You know which username is hidden because you can see it in your WP database. And remember, only you (as owner of the site) and whoever you authorize to access your database should be able to make such changes.

  • Hillary Norfleet

    Great post, but what about the page title? After changing my nicename and looking at the resulting page I still see Sitename – username

    • I assume you’re talking about when you “View Source” on the page… That actually has to do with your theme. It is likely that for some reason, your archive page template, which is dependent to your theme, was written to include username in the (which I think it’s a rather poor practice). If you are familiar with HTML and PHP, you could change that to display user_nicename, or at least not display the username anymore.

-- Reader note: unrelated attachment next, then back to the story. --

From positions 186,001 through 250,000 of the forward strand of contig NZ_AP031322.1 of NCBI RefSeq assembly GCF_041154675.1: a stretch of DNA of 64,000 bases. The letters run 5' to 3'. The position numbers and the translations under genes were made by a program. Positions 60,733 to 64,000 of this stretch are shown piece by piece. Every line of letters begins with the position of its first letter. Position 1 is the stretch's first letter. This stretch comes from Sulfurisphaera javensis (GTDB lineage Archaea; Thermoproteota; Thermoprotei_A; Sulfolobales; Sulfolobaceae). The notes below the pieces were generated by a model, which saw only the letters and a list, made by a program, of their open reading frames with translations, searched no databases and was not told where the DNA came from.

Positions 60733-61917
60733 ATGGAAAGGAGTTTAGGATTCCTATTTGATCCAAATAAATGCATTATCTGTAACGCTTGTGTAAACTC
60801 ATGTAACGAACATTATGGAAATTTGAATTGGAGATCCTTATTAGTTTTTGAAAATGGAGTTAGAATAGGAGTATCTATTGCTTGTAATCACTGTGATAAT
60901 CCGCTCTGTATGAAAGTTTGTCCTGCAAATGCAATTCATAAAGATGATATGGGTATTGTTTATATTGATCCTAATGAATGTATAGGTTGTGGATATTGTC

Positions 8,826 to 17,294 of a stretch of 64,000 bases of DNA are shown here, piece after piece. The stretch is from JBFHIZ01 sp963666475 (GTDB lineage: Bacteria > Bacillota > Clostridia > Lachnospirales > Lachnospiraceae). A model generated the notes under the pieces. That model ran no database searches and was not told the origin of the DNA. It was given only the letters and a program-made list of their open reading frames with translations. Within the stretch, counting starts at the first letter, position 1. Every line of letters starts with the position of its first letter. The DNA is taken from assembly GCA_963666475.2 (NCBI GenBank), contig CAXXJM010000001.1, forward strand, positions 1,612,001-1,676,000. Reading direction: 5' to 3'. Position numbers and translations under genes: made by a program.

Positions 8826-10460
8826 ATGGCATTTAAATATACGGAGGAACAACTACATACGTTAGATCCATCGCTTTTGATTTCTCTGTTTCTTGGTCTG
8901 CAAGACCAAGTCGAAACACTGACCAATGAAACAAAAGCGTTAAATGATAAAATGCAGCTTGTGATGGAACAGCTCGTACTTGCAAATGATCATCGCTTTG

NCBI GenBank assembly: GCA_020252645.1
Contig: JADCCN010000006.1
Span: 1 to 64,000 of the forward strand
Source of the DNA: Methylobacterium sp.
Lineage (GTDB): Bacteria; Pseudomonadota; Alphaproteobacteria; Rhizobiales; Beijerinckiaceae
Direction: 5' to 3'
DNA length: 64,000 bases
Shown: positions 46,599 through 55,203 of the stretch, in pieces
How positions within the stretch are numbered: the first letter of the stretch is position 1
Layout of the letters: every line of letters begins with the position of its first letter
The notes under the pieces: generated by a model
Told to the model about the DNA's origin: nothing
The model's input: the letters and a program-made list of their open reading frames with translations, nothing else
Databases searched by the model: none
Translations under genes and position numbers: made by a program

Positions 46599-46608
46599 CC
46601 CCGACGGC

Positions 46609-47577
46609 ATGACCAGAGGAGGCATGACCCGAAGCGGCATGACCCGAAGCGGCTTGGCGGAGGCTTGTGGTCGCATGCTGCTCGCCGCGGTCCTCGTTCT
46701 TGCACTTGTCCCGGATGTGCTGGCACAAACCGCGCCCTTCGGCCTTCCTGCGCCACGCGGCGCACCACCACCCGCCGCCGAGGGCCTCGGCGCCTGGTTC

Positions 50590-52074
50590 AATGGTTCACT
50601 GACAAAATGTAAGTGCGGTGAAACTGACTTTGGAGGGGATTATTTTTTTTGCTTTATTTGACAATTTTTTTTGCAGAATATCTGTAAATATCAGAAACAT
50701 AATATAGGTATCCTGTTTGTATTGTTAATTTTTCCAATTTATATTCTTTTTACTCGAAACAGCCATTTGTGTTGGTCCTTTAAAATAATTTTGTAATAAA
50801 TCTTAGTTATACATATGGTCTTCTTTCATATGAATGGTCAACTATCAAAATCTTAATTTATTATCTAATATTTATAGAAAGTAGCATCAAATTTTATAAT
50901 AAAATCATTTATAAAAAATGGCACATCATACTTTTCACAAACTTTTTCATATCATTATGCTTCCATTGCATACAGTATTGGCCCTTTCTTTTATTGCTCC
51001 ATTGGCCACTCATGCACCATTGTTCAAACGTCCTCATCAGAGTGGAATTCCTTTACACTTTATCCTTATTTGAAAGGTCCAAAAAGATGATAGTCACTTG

• Hillary Norfleet

        Yes, looks like it is controlled in header.php of the theme. Not sure how to affect this without messing up titles sitewide:

        • You need to figure out how the variable $title is being populated. Somewhere in the code, there’s a query that’s grabbing the username information and put it into $title. Find that query, and change it to not grab username.

          On second thought… Make sure the “Display name publicly as” in your user profile is not filled with your username. WP populates that with the username by default, so you should change that to something else.

  • Hillary Norfleet

    I found that the plugin WordPress SEO by Yoast (http://yoast.com/wordpress/seo/) does exactly what I need. Thanks!

    • I think that plugin might have some vulnerability that allows others to hack your site. Make sure you Google it to see if vulnerability has been patched before installing it.

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  • Thanks a lot for this tutorial. I changed nickname from my login username to my own name. When I click my name under blogpost title, the page opens to Homepage. How do I link my name to the “About” page so that when clicking on my name, it opens to the “About” page? Please suggest.